Hemochromatosis is a condition resulting from excessive iron build-up in the body. Serious illness can arise because the body is unable to excrete this excess iron. Excessive iron build-up can occur in the liver, skin, heart, pancreas, joints, heart, and pituitary gland. Deposits of unwanted iron in the organs can cause tissue and organ damage.1

Hemochromatosis is caused by an inheritable gene, but only a minority of people will develop severe disease. Normally, the small intestine absorbs the required amount of iron, and excessive iron is excreted. However, in hemochromatosis, intestinal absorption exceeds the excretion2.

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Causes of Hemochromatosis

The exact cause of hemochromatosis is unknown. However, an inherited gene is responsible for the disease. The gene responsible for the disease is common, but the chances of getting the disease are low. Studies show that the disease occurs when a child inherits the gene from both parents. In some cases, gene mutations can also cause hemochromatosis.3


The disease can occur at any stage, but symptoms usually arise in middle age. Women show signs earlier than men typically do. Signs and symptoms will vary depending upon the organ in which the excess iron is stored.4

  • Liver: The liver is the primary target of hemochromatosis because it plays a role in iron metabolism and storage. When the liver is damaged, scarring and hardening occur, which leads to cirrhosis. This may also lead to jaundice and other liver-associated illness.
  • Hemochromatosis can also damage the heart, pancreas, and skeletal system.

The following signs are commonly present with hemochromatosis:

  • Weakness and fatigue
  • Weight loss
  • Low sex drive and erectile dysfunction
  • Greyish to blackening of the skin
  • Abdominal pain
  • Joint pain
  • Brain fog
  • Liver and heart failure in chronic conditions.5


Early diagnosis is important to prevent long-term effects and irreparable damage. Family history and the symptoms present will dictate the need for further tests, including:

Blood tests

A blood test can determine the level of iron in the blood. Moreover, a blood test is also performed to check the amount of ferritin in the blood, which is an iron-carrying protein. If the level of iron and ferritin are high for multiple tests over a period of time, then there is a good possibility of hemochromatosis occurring.

Genetic testing

A DNA test can help identify the gene responsible for this disease. The HFE gene present on chromosome 6 is responsible for iron storage. Two common mutations, C28Y and H63D, lead to hemochromatosis.

Liver biopsy

The liver is the primary organ responsible for iron storage. Therefore, the liver is the first organ affected when excessive iron storage occurs. A doctor can perform a liver biopsy by removing a small amount of tissue from the liver and testing it for excessive presence of iron.


Scanning through MRI is a noninvasive technique used to detect abnormal iron storage in various organs.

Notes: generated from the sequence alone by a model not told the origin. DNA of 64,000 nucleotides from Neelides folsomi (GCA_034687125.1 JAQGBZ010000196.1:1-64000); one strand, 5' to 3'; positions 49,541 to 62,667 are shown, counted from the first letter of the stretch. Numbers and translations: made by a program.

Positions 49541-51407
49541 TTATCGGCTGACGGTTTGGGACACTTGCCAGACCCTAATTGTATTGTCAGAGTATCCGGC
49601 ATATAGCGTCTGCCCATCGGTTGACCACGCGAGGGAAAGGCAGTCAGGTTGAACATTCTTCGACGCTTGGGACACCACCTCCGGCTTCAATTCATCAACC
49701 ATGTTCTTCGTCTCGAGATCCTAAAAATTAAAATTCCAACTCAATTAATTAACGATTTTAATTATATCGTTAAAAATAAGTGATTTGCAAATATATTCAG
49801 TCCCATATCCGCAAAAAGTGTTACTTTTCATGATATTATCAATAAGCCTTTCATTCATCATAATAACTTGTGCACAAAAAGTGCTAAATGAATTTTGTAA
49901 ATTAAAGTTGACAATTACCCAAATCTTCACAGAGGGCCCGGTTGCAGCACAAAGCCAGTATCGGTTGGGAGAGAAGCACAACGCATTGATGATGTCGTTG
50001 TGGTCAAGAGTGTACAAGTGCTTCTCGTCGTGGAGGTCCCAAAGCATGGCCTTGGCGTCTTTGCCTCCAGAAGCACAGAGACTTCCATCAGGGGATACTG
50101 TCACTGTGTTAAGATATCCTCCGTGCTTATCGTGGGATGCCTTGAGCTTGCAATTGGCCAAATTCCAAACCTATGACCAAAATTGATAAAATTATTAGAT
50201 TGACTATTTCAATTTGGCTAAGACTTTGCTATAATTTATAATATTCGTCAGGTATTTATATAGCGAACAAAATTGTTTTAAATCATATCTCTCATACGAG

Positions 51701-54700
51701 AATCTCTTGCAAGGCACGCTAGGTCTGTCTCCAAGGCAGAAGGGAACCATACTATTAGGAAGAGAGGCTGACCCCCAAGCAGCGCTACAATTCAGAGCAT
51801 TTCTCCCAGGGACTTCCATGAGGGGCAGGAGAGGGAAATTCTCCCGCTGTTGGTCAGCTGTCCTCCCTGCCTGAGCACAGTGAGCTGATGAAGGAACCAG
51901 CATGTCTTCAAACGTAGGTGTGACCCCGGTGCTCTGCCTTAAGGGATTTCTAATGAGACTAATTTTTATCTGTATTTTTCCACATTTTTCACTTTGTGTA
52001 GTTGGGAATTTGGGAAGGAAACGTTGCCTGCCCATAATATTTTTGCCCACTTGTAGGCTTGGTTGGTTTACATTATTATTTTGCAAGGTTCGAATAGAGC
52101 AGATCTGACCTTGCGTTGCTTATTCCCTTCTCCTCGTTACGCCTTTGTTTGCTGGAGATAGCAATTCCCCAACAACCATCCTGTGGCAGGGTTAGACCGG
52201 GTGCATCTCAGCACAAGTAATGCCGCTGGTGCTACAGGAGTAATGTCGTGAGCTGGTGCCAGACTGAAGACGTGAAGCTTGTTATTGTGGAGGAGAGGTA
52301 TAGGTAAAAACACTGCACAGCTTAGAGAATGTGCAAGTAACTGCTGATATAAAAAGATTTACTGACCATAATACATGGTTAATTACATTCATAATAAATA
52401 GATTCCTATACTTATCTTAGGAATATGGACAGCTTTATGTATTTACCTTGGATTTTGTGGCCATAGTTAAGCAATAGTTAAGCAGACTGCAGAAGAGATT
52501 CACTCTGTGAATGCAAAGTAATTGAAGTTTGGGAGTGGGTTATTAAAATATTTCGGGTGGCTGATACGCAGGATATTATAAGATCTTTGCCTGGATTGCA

Treatment is available to manage hemochromatosis.


With phlebotomy, blood and iron are taken from the patient. A needle is inserted into a vein to draw out blood, similar to blood donation. This procedure reduces the level of iron in the blood.


One alternative to phlebotomy is chelation, in which a doctor may prescribe pills or injections that will help expel excessive iron from the body through urine and stool. This is a costly treatment and is prescribed only for patients suffering from heart disease with a critical need to reduce iron levels.

Liver transplant

If cirrhosis of the liver is severe, and the condition is irreversible, a physician may prescribe a liver transplant, which is the most extreme solution to hemochromatosis in the liver.


Hemochromatosis is a condition of iron toxicity in the body. It may damage multiple organs, including the liver, spleen, joints, heart, and pituitary gland. Early diagnosis of hemochromatosis plays an important role in the prognosis of the disease.


  1. Porter JL, Rawla P. Hemochromatosis. Med Interna Mex. 2021;35(6):896-905. doi:10.24245/mim.v35i6.2693
  2. Ponka P. Rare causes of hereditary iron overload. Semin Hematol. 2002;39(4):249-262. doi:10.1053/shem.2002.35638
  3. Geller SA, Campos FPF de. Hereditary hemochromatosis. Autops Case Reports. 2015;5(1):7. doi:10.4322/ACR.2014.043
  4. Golfeyz S, Lewis S, Weisberg IS. Hemochromatosis: pathophysiology, evaluation, and management of hepatic iron overload with a focus on MRI. Expert Rev Gastroenterol Hepatol. 2018;12(8):767-778. doi:10.1080/17474124.2018.1496016
  5. Bacon BR, Adams PC, Kowdley K V., Powell LW, Tavill AS. Diagnosis and Management of Hemochromatosis: 2011 Practice Guideline by the American Association for the Study of Liver Diseases. Hepatology. 2011;54(1):328. doi:10.1002/HEP.24330

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